It can be a costly thing to replace the battery on an electric car, but how costly?
The following are insights into how much you’ll spend on an EV battery.
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Here’s how much a new electric car battery costs
EV batteries costs between $2500 and $50000, depending on the brand, capacity, and technology used. Replacing the battery will cost between $0 and $20000, depending on the vehicle’s warranty. The average cost of an electric car battery is between 30% and 57% of the vehicle’s total value.
Let’s look at a few examples.
As you can see, the price varies a lot across models and car types. You can check more numbers and statistics on electric cars here.
Why Are Electric Car Batteries So Expensive?
EV batteries are relatively expensive to produce, increasing their eventual price. Various elements make up an excellent electric car battery, including:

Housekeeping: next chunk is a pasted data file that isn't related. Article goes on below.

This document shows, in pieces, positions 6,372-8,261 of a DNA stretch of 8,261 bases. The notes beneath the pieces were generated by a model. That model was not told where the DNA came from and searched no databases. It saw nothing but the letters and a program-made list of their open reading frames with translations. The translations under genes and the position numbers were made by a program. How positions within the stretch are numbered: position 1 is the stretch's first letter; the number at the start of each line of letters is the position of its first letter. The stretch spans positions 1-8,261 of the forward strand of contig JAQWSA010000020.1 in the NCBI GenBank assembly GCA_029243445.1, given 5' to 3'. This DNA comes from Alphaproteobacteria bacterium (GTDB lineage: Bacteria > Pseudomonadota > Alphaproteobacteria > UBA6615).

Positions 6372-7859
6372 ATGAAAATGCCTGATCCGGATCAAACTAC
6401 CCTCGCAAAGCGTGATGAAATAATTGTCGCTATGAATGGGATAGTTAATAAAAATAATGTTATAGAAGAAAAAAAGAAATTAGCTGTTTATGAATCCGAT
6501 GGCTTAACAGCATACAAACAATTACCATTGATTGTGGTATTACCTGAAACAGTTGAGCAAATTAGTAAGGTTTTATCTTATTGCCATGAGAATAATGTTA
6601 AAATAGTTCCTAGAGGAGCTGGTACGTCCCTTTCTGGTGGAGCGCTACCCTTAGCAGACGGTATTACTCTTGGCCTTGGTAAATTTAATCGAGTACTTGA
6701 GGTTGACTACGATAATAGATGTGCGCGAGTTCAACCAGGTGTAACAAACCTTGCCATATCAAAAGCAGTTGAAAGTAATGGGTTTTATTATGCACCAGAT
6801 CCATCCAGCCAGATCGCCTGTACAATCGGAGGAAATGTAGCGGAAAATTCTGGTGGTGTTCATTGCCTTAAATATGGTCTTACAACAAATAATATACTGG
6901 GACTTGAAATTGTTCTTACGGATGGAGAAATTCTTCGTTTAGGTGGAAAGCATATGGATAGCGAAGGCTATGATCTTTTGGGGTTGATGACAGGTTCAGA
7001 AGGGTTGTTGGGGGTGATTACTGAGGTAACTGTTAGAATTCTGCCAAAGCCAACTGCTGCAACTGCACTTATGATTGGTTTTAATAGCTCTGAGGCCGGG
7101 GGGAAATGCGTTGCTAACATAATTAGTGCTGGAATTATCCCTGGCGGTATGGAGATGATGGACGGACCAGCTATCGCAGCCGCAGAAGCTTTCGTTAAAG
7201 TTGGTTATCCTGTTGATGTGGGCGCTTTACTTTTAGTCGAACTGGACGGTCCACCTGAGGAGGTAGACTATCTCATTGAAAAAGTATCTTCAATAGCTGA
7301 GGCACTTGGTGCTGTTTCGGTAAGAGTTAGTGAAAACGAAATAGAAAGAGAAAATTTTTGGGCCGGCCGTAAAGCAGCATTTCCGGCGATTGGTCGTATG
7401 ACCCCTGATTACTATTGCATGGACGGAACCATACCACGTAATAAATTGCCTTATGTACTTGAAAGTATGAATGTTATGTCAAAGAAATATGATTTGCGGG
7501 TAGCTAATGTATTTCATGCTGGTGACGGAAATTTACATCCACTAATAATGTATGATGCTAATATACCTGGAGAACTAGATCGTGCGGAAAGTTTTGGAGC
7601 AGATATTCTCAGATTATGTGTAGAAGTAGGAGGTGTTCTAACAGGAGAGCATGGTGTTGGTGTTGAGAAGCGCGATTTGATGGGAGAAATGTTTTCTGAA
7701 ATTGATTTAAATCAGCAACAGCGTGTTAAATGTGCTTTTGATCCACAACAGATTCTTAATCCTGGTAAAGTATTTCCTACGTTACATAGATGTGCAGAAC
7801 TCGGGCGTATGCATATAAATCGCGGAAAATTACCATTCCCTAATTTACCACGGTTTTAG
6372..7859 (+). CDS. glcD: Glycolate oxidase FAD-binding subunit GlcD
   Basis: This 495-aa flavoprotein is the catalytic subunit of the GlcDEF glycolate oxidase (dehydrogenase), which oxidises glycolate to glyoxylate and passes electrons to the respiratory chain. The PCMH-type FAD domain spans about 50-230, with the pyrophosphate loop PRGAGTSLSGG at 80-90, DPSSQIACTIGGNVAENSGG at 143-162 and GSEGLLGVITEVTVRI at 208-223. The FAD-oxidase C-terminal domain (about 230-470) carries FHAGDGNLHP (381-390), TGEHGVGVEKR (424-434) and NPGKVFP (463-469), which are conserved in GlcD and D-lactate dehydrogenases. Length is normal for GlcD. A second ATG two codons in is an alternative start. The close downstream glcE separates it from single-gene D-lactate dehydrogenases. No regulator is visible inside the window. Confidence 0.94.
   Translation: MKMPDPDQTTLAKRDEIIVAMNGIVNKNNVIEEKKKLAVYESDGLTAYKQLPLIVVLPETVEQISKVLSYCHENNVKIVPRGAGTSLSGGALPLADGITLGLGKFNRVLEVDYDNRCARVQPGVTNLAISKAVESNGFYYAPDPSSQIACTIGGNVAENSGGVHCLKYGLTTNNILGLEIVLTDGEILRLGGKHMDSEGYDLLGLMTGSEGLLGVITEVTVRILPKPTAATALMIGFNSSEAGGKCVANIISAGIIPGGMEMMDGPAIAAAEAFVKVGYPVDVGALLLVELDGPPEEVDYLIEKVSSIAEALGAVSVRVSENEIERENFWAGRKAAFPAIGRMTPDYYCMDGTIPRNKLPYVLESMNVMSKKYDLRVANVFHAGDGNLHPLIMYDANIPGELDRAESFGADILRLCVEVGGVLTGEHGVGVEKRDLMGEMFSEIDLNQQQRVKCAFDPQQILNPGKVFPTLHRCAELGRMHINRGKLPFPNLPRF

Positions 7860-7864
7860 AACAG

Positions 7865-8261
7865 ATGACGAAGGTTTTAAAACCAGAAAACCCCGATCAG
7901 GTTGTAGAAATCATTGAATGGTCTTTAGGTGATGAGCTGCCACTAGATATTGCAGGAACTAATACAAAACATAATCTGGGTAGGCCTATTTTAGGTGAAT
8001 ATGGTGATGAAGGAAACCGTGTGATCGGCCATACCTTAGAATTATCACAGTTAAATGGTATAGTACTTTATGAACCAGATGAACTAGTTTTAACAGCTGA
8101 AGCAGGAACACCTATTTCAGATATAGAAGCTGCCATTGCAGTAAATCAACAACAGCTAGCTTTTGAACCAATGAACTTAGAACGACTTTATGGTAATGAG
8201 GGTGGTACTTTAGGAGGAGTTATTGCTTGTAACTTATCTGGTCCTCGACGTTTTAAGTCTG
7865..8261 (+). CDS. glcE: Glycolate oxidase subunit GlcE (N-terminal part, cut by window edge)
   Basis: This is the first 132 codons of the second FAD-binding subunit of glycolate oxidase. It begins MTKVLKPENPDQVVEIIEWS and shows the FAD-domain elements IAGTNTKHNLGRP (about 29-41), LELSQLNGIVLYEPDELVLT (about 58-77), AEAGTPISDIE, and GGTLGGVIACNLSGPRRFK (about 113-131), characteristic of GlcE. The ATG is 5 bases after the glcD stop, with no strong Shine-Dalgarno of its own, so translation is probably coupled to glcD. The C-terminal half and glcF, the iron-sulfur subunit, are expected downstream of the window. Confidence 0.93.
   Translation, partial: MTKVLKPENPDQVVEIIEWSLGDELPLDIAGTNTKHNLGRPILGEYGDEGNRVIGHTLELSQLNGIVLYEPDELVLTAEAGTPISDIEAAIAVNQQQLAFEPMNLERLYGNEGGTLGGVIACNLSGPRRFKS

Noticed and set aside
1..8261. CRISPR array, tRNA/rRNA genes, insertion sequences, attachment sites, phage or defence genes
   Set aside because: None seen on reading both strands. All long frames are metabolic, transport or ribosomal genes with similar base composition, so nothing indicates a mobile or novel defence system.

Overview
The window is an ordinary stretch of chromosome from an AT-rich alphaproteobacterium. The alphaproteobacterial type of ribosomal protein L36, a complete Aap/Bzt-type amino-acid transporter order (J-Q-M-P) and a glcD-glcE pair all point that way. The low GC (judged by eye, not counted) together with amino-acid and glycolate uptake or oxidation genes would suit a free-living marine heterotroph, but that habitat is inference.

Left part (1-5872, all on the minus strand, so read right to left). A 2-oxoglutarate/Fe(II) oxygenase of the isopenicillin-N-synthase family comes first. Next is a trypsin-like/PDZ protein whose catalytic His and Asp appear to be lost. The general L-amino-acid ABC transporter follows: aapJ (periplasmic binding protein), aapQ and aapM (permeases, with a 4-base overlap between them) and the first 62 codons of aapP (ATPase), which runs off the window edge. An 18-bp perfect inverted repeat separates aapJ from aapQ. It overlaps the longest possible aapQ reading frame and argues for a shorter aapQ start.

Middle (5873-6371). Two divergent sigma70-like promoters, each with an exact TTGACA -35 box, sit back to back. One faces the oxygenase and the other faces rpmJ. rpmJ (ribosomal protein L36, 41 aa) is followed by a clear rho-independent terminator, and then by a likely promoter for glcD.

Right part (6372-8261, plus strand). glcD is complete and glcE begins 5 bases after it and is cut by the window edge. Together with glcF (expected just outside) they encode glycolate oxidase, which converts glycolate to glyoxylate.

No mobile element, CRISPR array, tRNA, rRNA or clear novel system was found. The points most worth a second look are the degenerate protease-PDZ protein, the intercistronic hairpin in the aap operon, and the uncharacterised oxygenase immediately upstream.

- and housing.
Cathodes assume more than 51% of the cost of producing these EV batteries. You can attribute this to the costly materials used in the production process, including manganese, cobalt, and lithium.
These minerals are rare yet in high demand.
Cathodes determine the performance of your EV battery.
An excellently built and reliable device will likely assure you of enhanced thermal safety, range, and reliability. Yet, this requires enhanced investment in:
- lithium iron phosphate,
- lithium nickel manganese cobalt,
- and lithium nickel cobalt aluminum oxide.
Besides acquisition, there are EV battery maintenance and depreciation costs.
Batteries lose the ability to hold their charge for an extended period over time. In such instances, you’ll have to replace the battery, adding to the initial acquisition cost.